This effort by the legislature has, not surprisingly, been unpopular at the city level. Tempe City Councilwoman Lauren Kuby said she finds it ironic the way the state oversees cities when considering the way the state often complains about federal overreach.
It's been a back-and-forth issue between cities and the Arizona State Legislature for a few months now, what to do about plastic bags?
Cities such as Tempe have toyed with the idea of outlawing the bags because of their affect on the environment and the difficulty they create during the recycling process. In fact, with the price of oil down, some recycling companies have even stopped recycling plastic bags all together because there's not enough profit margin, according to NPR's Planet Money.
Meanwhile, the state legislature has worked to pass a bill that would supersede the efforts of cities and towns to ban plastic bags by stripping away their authority to do so. Advocates for this effort say it could make doing business difficult for companies who have locations in cities with bans, and others that don't. Garrick Taylor with the Arizona Chamber of Commerce and Industry said it's not necessarily an effort to avoid getting rid of plastic bags as much as it is to keep regulation in the hands of the state.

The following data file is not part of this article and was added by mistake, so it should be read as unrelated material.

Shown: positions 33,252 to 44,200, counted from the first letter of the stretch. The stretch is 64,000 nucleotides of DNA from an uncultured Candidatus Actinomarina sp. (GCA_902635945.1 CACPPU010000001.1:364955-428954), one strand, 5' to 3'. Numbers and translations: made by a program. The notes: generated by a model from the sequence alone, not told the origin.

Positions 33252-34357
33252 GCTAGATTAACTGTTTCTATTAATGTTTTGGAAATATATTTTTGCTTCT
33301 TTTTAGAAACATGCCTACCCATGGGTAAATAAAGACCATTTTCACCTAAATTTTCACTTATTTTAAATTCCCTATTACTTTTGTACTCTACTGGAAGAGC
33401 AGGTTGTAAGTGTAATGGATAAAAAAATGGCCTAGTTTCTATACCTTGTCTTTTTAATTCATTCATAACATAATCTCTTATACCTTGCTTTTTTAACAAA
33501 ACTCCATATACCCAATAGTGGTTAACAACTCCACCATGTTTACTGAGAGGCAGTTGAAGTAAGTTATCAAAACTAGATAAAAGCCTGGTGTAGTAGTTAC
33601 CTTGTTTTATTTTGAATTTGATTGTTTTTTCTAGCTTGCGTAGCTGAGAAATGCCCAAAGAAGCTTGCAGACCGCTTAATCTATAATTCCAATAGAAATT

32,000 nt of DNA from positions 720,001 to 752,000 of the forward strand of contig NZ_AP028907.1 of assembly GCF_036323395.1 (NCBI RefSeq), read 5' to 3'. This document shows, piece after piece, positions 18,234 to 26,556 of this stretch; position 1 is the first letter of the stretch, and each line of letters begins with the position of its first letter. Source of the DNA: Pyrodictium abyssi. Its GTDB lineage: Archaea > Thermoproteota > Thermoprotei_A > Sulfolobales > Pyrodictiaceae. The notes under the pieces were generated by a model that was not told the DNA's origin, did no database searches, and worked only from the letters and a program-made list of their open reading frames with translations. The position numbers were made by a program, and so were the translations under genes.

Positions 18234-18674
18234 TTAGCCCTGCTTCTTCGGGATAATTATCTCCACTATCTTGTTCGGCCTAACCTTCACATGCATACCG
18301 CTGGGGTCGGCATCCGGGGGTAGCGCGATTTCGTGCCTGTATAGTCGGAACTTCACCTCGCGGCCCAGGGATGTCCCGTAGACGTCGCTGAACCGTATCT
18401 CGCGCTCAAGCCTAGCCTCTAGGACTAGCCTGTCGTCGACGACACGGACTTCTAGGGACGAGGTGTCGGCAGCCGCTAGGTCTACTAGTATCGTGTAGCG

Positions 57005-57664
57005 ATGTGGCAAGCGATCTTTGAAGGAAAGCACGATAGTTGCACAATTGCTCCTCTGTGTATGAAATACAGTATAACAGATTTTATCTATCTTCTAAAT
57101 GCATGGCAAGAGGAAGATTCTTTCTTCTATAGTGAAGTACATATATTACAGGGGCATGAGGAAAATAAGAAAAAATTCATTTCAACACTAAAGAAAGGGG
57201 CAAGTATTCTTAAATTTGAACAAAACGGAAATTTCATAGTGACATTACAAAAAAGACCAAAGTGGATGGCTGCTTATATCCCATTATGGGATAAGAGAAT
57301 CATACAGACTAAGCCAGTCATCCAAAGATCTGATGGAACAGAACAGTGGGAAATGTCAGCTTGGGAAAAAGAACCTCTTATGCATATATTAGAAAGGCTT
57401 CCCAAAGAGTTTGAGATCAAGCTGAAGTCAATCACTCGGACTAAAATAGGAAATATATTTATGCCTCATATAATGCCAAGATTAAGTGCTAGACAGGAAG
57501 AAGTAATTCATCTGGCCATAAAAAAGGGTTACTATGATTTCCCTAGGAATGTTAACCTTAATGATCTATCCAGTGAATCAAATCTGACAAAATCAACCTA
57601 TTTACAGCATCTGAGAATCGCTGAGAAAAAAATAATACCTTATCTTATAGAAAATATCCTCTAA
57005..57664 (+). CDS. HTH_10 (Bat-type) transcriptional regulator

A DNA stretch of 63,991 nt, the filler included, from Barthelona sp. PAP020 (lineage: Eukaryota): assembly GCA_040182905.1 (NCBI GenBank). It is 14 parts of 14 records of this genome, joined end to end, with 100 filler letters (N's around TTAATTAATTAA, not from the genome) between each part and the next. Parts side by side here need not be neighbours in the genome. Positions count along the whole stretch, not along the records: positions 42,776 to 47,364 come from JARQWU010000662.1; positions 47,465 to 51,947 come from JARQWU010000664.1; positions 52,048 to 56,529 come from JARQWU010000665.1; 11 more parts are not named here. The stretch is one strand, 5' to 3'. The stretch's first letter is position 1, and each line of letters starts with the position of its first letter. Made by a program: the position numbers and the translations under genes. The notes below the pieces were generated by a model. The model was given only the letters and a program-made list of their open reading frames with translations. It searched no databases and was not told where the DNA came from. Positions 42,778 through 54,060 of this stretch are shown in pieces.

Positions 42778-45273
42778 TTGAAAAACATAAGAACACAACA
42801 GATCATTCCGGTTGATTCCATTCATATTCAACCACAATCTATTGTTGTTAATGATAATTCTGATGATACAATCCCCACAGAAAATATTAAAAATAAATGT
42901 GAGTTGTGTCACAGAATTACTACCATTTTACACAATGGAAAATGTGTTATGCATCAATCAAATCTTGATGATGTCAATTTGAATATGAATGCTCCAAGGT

"It makes it difficult for folks like grocery stores or restaurants to have to navigate these various regulations, and so we thought this was a matter of statewide concern aNd best handled by the legislature." -- Garrick Taylor
"Why would the state want to get involved in the waste management business? This has been a responsibility of cities and towns for generations and generations ... do we really want the state deciding what local communities should be doing in its city?" -- Lauren kuby
But while banning plastic bags might have an adverse affect on some businesses, their use continues to be a source of headaches for others. Arizona's cotton industry faces hundreds of thousands of dollars in lost product each year from plastic bags contaminating harvests. And while the industry hasn't been making a concerted effort to sway legislation one way or the other, industry professionals say it certainly wouldn't hurt if plastic bags disappeared.
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